Claire: Several of these proposals do attempt to address that, so I think that we’ll be able to lift those up more fully once we have all the language and once all the proposals have been developed and we can be really public about those. There are other agencies and coalitions of course that are working directly on that language and I would encourage to you connect with them and I just think it’s incumbent on all of us, when we have the attention of the legislature to frame all of these issues, and this is all wonderful work and it’s not going to happen unless we have a workforce to deliver it.
And that is — I mean, we already know it’s a life-and-death crisis in the community and it’s one piece that all of us, regardless of what our agendas are can agree on. And I think that as you come to speak in support of, or potentially opposition to the Governor’s — I mean, you know, everybody is going to have a different place they’re going to come from. I always encourage you to always address workforce when you address the legislators because this is a place where there can be a cacophony of voices to lift that up.
And there will be things within our package that we’ll be able to support that and then we’re going to be happy to work with others, as well, and if there are proposals that you’re working on that you think that you would like to reach out to DHS to see if there are some technical assistance available or see how it might fit in with some of the other proposals, I would encourage to you do that. I don’t have business cards right now but I’m Claire.email@example.com. 43123, you can call me any time, if you happen to be in the Anderson Building, you can stop by, if you found parking.
Joan: Thanks so much for coming. We’re going to keep on moving. I’m going to ask Chris to come up, and thanks for stopping by and feel free to stay. You’re going to hear a lot —
Claire: I wish I could, I have to go but thank you so much for all you’re doing, it’s such a privilege to work with you.
Joan: We’re going to have Chris Serres come up here and basically we’re going to turn our attention to Olmstead reform, and for those of you unfamiliar with the Olmstead reform and plan, in 1999, the U.S. Supreme Court issued a ruling that prohibited states from really unnecessarily confining people with disabilities into special homes or workplaces, and under the supervision of the U.S. District Judge Donovan Frank right here in the State of Minnesota, he’s been working on that reform in residential and employment services.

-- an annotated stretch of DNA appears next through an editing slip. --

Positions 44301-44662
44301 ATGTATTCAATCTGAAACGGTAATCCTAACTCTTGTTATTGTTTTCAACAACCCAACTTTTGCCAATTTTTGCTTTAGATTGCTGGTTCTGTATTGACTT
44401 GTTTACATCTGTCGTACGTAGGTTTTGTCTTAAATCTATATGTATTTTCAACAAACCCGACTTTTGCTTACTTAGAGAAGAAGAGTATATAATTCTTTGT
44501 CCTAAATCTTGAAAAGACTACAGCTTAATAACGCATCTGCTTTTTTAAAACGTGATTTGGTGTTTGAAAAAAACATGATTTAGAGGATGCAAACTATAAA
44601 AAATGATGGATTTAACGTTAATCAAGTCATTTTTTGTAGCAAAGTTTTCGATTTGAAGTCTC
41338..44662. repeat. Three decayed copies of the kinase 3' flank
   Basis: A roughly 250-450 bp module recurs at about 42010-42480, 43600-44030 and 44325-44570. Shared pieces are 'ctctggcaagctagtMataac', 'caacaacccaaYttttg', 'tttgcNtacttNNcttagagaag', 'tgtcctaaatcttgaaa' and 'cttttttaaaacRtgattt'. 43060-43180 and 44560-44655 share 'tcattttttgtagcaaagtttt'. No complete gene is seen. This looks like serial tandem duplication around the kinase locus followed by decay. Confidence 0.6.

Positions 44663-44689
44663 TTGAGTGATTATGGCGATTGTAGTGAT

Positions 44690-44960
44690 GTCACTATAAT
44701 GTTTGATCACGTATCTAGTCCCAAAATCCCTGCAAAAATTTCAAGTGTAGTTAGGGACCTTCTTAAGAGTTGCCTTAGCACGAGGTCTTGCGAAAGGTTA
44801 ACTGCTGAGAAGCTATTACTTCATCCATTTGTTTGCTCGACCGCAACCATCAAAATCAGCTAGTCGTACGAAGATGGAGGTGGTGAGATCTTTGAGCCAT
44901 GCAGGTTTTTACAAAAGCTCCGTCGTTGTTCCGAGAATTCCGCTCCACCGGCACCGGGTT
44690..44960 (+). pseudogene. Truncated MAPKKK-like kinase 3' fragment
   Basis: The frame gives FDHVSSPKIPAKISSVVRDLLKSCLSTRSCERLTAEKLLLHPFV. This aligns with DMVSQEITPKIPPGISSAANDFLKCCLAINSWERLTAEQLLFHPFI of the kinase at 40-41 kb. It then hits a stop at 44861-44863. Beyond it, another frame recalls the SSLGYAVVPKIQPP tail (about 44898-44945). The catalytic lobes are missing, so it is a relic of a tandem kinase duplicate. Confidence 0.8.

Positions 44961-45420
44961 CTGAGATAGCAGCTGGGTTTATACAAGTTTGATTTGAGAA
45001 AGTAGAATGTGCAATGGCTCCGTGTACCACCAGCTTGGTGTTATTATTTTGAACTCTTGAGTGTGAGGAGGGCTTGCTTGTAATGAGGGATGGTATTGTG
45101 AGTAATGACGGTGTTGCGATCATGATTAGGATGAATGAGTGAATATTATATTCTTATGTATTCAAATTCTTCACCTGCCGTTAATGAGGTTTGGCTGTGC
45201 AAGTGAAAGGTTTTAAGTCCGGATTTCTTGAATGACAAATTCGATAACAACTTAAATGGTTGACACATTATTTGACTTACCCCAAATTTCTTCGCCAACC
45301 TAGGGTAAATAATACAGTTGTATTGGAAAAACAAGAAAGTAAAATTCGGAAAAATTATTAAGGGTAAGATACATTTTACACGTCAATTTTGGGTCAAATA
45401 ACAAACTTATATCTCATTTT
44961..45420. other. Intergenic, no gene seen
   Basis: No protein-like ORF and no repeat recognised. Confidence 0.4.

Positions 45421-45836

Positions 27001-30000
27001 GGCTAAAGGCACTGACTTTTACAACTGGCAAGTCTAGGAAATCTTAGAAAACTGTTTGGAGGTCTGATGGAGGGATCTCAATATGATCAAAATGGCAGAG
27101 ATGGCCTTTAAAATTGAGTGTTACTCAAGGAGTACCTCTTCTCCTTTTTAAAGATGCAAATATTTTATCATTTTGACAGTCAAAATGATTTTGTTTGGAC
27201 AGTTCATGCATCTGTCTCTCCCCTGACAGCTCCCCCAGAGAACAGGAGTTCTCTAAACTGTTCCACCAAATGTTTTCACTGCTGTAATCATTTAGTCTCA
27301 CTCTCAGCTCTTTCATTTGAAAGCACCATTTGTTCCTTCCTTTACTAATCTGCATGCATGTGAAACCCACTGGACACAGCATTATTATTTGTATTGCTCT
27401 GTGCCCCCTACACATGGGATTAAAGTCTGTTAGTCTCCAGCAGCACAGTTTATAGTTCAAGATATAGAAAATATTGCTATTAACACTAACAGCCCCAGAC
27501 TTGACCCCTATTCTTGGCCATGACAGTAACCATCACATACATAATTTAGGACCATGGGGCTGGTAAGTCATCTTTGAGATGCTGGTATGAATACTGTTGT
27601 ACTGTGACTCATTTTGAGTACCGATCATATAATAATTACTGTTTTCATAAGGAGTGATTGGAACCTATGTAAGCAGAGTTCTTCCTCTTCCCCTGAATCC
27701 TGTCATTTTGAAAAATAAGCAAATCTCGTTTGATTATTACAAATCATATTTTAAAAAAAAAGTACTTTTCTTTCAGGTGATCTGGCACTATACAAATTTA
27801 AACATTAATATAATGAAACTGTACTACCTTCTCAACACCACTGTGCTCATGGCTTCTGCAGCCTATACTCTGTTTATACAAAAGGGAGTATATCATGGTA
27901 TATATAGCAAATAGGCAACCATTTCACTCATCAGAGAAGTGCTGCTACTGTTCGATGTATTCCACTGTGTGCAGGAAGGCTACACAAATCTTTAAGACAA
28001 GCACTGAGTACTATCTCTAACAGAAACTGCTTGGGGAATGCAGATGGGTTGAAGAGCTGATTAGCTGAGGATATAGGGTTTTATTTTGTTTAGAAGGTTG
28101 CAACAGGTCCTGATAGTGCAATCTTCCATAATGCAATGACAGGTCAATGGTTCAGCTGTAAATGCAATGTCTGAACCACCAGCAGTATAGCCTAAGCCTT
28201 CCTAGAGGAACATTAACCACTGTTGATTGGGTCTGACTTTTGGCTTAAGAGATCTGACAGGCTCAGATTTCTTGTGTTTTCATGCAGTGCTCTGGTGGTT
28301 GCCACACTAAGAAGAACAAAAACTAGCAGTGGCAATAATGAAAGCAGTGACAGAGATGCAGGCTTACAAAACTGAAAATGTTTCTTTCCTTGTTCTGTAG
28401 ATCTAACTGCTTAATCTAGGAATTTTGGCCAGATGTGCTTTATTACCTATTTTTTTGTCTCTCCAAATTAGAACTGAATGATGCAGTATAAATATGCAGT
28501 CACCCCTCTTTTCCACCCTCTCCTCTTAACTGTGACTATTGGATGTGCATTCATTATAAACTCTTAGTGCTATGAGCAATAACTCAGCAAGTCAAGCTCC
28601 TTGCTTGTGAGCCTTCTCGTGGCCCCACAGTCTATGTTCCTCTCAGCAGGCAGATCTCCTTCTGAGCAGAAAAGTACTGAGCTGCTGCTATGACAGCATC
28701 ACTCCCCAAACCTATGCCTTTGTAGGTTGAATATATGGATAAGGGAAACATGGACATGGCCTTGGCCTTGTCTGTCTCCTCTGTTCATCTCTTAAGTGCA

In a nutshell, basically, we’re looking at getting people out of the institutional-type settings, into the community of their choice and that includes work, as well. Do you want to work, what would you like to do and not going directly into a day training — is in the habilitation center and looking at opportunity that might best fit for them as an individual.
So that’s kind of the background of what we’re talking about when we use the word “Olmstead.” And we’re not talking about Olmsted County down in the Rochester area, we always have to preface that. They get too much attention down there because of that.
Welcome, Chris. Chris Serres is a reporter with the “Star Tribune” and last year he attended our event here, the legislative forum, and basically Chris this year and last year has been writing articles focused around the Olmstead issue. We thought we’d bring him back, he’s written some this last year, and have him kind of talk about the issues he was writing about and it’s always kind of good to bring us up to date why you even decided to do this, what’s — what’s so interesting about it?
Chris: Well, thank you very, very much. First off, I just want to say it’s an honor to be able to share the same table as Darlene. She’s just done tremendous work on the Olmstead Plan, and just a little bit of background, so my name is Chris Serres, a reporter with the “Star Tribune.” I write about social services which is pretty broad, right? So I write about, you know, disability issues, mental health, poverty programs, as well as aging issues, so it’s a huge area. I will say that over the past two years, I would say about, you know, at least 60% of my reporting has been on disability issues and Olmstead has been a huge piece of that.
In 2013, the draft plan came down and unlike people here who are on the front lines, I actually did not know what the Olmstead really was, so I had to go back and read, you know, Judge Ruth Bader Ginsberg’s ruling from 1999, and it was illuminating and I realized what a huge challenge it is for the state and that really became kind of the prism through which we viewed our disability coverage from that point forward, was through, you know, Olmstead and through the ADA. Specifically through a civil rights prism, that people have a right to self determination and that states have an affirmative right to not only provide services but also to make sure that they get those services in the least restrictive environment possible, and this is not, you know, voluntary, this is the law and we have to understand it as the law. And so that’s kind of the prism that we approached it, starting in 2013.